posted by jb
on Sep 1, 2004 -
The USA is sending the refugees from Monserrat
back home. Why? Because the threat from their volcano is no longer regarded as "temporary", but "permanent".
posted by Pretty_Generic
on Aug 20, 2004 -
English Accents and Dialects.
The British Library has compiled an online archive of northern speech dating back to the 19th century. The recordings range from from audio from Victorian cylinder dictaphones to 1950s football fans chanting.
posted by Masi
on Aug 1, 2004 -
No time to pick out your own music? Still like the CD format? Live in the UK? Well has The Rough Trade Shop
got a club
for you. Is this outmoded on arrival or an interesting variant on old style "X-Of-the-Month" clubs? I know I sometimes find it overwhelming to keep up with what's new'n'exciting.
posted by PinkStainlessTail
on Jul 30, 2004 -
Top 100 British...Intellectuals?
Rock bands, schmock bands. Who are currently the cream of British Intelligentsia? Prospect names 100
of (supposedly) the UK's finest and asks you to vote for your top 5, plus a write-in. The list is discussed further here
. Some entrants may make you wonder
, some may make you gasp
, most you just won't have a clue about!
posted by biffa
on Jul 1, 2004 -
Rude place names.
If you're in England then this is for you. Please bare with us rest of the world, this is what we really like in our humour (at least it in Kilburn). If you're not in England then feel free to use my postcode, NW2. Ooooo, titter ye not
(and who will be the first wag to post "not"?)
posted by ciderwoman
on Jun 28, 2004 -
The UK local elections have taken place
, and for the first time ever forced the ruling Labour government into third position, with their worst showing in history
. Is this just a mid-term blip, or the culmination of the huge Iraq backlash that will topple the government? With Bush in trouble too, will any of the warring leaders be left come November? And can the Big Intervention
website topple Blair himself?
posted by wibbler
on Jun 11, 2004 -
will be a one-night event in which a glowing "cloud" of mobile phones and helium balloons is released into the air so that people can dial into the cloud and listen to the sounds of the sky.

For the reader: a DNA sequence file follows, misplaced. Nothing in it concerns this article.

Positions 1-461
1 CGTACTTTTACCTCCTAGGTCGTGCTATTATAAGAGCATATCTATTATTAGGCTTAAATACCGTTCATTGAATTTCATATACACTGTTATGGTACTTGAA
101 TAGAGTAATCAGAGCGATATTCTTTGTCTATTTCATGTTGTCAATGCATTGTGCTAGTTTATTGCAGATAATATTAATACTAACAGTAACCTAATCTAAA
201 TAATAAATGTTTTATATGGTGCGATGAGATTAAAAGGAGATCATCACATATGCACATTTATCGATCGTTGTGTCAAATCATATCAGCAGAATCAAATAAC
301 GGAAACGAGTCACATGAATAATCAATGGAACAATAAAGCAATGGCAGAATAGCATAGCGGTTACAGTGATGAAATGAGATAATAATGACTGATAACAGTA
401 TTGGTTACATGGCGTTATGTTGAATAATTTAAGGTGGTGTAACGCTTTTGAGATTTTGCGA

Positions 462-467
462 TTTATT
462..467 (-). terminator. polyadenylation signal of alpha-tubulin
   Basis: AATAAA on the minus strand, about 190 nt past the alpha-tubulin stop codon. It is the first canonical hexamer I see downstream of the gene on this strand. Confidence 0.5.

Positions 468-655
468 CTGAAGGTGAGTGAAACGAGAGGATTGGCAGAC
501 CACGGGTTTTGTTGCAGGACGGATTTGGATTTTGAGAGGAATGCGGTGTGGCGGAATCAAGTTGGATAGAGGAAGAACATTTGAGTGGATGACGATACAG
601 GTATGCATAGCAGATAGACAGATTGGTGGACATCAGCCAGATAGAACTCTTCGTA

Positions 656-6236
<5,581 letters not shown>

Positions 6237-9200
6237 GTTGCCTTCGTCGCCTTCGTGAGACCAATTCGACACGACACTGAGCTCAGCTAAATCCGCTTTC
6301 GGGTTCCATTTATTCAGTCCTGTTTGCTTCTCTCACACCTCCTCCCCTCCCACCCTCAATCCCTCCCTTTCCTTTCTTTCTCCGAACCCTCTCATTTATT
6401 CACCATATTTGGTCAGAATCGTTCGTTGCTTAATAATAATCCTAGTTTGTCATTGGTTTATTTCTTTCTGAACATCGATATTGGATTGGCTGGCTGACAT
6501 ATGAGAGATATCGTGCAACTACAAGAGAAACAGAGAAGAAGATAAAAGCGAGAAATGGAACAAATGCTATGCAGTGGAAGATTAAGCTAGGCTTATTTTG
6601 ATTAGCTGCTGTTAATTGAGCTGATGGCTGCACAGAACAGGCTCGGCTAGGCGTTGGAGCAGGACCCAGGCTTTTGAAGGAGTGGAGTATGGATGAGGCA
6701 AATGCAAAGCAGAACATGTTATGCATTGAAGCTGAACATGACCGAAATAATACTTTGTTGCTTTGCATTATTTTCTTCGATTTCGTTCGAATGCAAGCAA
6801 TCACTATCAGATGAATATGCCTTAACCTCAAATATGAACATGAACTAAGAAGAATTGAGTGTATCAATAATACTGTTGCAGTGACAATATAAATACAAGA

The cloud will be made of one thousand large helium balloons each responding to the electromagnetic environment (created by distant storms, mobile phones, police and ambulance radios, television broadcasts, etc.) with coloured blue, red and yellow lights.
posted by schoolgirl report
on Apr 9, 2004 -
Clueless about History Britain is a nation of history dunces with many even believing Adolf Hitler never existed, according to a new survey.
A quarter of those interviewed were not sure if the Battle of Trafalgar was a real historic event, while one in seven did not know the Battle of Hastings really took place.
Sadly, it gets worse. Apparently the Battle of Endor actually happened in some people's minds.
posted by Coop
on Apr 5, 2004 -
The recent post that revived the rude ‘Rainbow
’ kids show sketch reminded me of the our (that is, British) obsession with comic double entendre
- the ability to accept the filthiest things as long as there is a parallel innocuous interpretation. I think it is something to do our love for wordplay and subtext, our innate hypocrisy and the belief that sex is, in fact, rather naughty. Perhaps the prime example are the Julian and Sandy
sketches that ran on the BBC Radio show ‘Beyond Our Ken’
from 1964-69. Over Sunday lunch, millions (there was ONLY the BBC in those days) listened to two very camp characters saying outrageous things in Polari
(underground gay slang). A much earlier prime example is the great dirty joke
(it’s the one in blue at the bottom of the page) that got comedian Max Miller (died in 1963) banned from the BBC for 5 years. A more recent case of innuendo is, of course, Mrs. Slocombe’s pussy
. Of course the double entendre
can also be unintentional
posted by rolo
on Feb 27, 2004 -
is a sculptor of nightmares, is the only person you'll ever meet who has written more books than he has read. Now you can see the return of his Cult '80s TV show.
If you only get to see one TV series from the UK this year, and if you dare, then vist the Dark Place.
posted by seanyboy
on Jan 30, 2004 -